8. You shall act as an enzyme: work not only for the market, but trigger new forms of social collaboration.

  9. You shall die poor: return your wealth to those who need it, since you have more than you can ever spend.

  10. You shall be the state: companies should be in partnership with the state. (Zizek, 2006b, citing O. Malnuit in the French magazine Technikart)

This is all well and good as far as it goes. But like many other forms in which the first economy simulates or appropriates features of the second, liberal communism conveniently forgets the essential structural conditions of its own existence. For Bill Gates to give away huge sums of his fortune in charity, he had first to collect it by ruthless monopolistic practises. More generally,

Developed countries are constantly 'helping' undeveloped ones (with aid, credits etc.), and so avoiding the key issue: their complicity in and responsibility for the miserable situation of the Third World.... [O]utsourcing is the key notion. You export the (necessary) dark side of production--disciplined, hierarchical labour, ecological pollution--to 'nonsmart' Third World locations (or invisible ones in the First World). (Zizek 2006b)

The qualification 'non-smart' reveals a crucial structure to which all cyber-utopias should pay attention: education as such, with no reference to the content and consequences, is not necessarily a good thing. Due to self-reinforcing processes of economic growth, population growth, technological expansion, arms races and growing income inequality, standardised and commodified education functions as a stop-gap. It is shocking to realise that people with higher degrees do the greatest harm when it comes to the above-mentioned problems: 'This realisation arises from the observation that the vast majority of people in crucial decision-making positions have tertiary qualifications' (Lautensach & Lautensach, 2008). And it is they who make the most ill-advised, short-sighted and self-serving decisions: 'An empirical correlation appears evident between higher education and inadequate decision-making' (ibid.).

The hunger for knowledge driven by the needs of a competitive global market is so great that it eclipses almost all other considerations. The developed world is using its information and education supremacy as a weapon in upholding and increasing economic inequality. In a recent article on the US Army's recruiting trends, Michael Massing notes how the education promised in the military service has been a great incentive for young people wanting to achieve middle-class standards of living. He offers these haunting words: 'In today's America, the hunger for a college degree is so great that many young men and women are willing to kill--and risk being killed--to get one' (2008: 36). There can hardly be a more poignant characterisation of both the local and global injustices built in to the western education system.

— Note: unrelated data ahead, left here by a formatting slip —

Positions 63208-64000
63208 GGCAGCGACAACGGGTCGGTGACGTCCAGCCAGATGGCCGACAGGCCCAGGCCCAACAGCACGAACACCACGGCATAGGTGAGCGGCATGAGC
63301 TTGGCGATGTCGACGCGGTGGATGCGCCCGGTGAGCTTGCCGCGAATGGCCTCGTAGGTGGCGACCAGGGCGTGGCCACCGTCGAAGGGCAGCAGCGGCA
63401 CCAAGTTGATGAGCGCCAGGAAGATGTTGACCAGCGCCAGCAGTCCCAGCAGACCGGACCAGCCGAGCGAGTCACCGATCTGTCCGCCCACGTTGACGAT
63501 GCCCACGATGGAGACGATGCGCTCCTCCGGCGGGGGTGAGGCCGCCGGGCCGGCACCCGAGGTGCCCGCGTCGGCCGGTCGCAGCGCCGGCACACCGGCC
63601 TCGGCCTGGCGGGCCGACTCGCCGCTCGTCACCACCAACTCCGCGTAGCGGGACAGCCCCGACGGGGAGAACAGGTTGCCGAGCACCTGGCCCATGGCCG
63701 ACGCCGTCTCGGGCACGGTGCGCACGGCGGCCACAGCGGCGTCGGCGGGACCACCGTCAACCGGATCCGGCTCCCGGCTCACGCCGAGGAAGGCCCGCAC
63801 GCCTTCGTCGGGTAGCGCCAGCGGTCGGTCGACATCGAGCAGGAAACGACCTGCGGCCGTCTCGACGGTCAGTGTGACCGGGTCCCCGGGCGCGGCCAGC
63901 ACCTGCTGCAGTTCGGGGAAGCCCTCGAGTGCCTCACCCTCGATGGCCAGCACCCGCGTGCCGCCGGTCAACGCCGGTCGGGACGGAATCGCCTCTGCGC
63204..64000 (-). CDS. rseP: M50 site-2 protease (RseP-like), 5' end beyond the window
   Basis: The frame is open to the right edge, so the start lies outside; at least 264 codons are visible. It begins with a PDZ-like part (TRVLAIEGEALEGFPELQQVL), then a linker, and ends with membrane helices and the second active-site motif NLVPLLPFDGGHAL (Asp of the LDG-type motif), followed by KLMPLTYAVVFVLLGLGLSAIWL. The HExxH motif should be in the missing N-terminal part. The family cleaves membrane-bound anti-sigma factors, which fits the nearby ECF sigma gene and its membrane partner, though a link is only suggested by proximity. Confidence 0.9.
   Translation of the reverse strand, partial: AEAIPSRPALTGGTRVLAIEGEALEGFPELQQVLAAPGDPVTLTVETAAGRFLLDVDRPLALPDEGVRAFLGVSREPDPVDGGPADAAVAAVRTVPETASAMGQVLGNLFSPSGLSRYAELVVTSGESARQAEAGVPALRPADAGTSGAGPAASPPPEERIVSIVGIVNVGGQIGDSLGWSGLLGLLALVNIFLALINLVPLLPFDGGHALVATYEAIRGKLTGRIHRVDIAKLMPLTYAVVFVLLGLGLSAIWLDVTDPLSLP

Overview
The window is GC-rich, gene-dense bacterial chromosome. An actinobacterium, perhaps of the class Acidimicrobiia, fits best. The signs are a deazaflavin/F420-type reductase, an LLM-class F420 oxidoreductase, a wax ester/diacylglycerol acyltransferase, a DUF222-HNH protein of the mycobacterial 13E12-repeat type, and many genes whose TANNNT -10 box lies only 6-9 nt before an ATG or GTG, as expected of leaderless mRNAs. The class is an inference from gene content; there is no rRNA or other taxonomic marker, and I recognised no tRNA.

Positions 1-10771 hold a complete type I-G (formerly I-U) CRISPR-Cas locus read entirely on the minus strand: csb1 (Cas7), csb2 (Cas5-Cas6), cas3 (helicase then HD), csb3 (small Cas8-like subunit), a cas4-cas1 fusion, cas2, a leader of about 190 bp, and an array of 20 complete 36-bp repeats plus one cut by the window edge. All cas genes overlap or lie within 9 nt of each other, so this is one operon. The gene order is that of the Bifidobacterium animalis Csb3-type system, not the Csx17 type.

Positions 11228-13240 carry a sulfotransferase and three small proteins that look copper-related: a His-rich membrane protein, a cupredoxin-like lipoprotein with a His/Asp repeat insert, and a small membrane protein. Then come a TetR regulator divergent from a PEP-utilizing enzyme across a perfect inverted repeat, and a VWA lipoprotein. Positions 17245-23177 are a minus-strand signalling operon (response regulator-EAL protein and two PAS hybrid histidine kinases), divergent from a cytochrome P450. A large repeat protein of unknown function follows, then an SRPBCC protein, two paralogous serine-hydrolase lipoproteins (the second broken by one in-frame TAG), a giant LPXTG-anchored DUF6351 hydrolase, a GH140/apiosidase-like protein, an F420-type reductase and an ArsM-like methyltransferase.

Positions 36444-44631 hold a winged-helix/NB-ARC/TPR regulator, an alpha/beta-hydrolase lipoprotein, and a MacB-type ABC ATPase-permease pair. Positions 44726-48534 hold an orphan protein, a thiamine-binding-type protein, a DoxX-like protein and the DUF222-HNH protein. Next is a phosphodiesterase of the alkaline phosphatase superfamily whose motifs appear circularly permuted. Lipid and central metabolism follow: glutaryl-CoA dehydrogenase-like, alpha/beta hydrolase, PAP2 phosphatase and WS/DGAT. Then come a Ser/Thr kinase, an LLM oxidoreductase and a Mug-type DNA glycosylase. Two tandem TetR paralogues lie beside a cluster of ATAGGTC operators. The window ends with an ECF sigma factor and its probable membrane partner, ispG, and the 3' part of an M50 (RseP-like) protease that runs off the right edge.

Information society 'for all' promises a lot: freedom and servitude at the same time. 'We' will be freed from fixed identities locked into the structures of the old bureaucracies of nation states; from the old models of one-way broadcasting; from the supremacy of the power centres. But simultaneously, freedom becomes a constraint: 'there is no alternative' to economic globalisation, perpetual networking or interactivity. This form of freedom has very little to do with actual freedom: often it is a mere facade for formal freedom; that is, the freedom to choose from ready-made alternatives. Participation in a never-ending chain of short-term projects is the name of the game.

The same holds true for information society theories and analysis: researchers need to move in a rapidly changing field almost without any firm conceptual positions, without a rigidness of authenticity and fundamental objectivity, always ready to change their viewpoints. The information society lets all the flowers bloom, as long as they are information society flowers. Thus the dilemma of these theories is in their concurrent unity and diversity: the net of information theories as well as the information society itself allows plurality, but in reality it acts as a totality.

Is it, not possible, however, that this dilemma is badly defined? Globalised liberal capitalism needs both the pluralistic markets in which anything can be sold and a universal medium: it needs the apparently smooth market regime governed by state legislation and its structural power. Is it not precisely this dilemmatic dualism that catapults global capitalism to new heights and new victories--while destroying pluralism (cf. Klein, 2002), it displays itself as a catalyst and a protector of all cultural forms (cf. Zizek 2004a, Hardt & Negri 2000)?

As Zizek...